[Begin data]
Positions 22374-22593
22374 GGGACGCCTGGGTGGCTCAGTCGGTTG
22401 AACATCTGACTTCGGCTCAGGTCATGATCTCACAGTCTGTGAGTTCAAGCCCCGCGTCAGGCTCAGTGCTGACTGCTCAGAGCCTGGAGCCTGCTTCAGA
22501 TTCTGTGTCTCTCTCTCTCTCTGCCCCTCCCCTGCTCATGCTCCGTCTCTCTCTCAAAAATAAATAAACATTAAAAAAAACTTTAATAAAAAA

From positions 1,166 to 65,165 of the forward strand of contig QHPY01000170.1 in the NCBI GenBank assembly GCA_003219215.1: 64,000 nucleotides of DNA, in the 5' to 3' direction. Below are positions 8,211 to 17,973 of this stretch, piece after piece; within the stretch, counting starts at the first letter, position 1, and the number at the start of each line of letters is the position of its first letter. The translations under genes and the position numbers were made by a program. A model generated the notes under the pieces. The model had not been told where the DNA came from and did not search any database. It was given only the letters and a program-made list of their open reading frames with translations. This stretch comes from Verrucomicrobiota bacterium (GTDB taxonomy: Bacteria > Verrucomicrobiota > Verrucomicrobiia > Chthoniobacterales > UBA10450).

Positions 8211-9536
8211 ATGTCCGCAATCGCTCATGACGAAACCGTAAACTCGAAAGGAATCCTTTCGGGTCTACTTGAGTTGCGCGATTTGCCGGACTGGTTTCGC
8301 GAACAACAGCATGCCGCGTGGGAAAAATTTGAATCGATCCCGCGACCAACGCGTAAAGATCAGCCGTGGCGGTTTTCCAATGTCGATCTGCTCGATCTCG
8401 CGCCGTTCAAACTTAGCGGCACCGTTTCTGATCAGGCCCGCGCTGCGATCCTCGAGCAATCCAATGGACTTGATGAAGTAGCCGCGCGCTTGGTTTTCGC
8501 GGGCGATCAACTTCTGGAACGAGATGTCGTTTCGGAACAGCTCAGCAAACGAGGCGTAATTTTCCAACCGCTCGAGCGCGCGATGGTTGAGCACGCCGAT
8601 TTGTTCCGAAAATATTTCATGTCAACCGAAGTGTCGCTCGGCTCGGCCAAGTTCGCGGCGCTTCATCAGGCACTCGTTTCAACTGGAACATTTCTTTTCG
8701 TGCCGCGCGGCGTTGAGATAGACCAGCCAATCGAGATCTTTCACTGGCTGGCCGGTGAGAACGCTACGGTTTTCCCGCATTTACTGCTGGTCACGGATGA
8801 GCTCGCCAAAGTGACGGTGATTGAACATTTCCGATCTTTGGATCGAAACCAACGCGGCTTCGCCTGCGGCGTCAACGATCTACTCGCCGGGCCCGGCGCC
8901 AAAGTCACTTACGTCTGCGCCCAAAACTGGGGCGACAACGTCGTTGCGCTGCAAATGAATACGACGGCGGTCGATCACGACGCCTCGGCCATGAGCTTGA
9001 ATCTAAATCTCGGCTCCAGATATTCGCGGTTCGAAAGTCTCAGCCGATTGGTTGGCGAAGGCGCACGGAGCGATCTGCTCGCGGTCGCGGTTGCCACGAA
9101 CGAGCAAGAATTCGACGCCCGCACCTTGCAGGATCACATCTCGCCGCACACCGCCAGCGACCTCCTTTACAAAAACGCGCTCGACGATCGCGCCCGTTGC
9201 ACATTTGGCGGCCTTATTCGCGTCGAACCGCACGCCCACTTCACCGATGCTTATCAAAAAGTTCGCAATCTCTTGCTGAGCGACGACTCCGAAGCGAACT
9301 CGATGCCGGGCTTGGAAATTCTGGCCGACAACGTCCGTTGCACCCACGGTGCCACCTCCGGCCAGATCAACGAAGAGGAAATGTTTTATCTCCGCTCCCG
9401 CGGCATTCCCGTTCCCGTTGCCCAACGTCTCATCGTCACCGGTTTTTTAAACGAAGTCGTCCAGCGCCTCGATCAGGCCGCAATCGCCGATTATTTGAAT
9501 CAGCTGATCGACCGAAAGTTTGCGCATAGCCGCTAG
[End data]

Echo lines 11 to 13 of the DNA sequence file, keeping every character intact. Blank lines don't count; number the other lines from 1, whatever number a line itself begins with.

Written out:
8601 TTGTTCCGAAAATATTTCATGTCAACCGAAGTGTCGCTCGGCTCGGCCAAGTTCGCGGCGCTTCATCAGGCACTCGTTTCAACTGGAACATTTCTTTTCG
8701 TGCCGCGCGGCGTTGAGATAGACCAGCCAATCGAGATCTTTCACTGGCTGGCCGGTGAGAACGCTACGGTTTTCCCGCATTTACTGCTGGTCACGGATGA
8801 GCTCGCCAAAGTGACGGTGATTGAACATTTCCGATCTTTGGATCGAAACCAACGCGGCTTCGCCTGCGGCGTCAACGATCTACTCGCCGGGCCCGGCGCC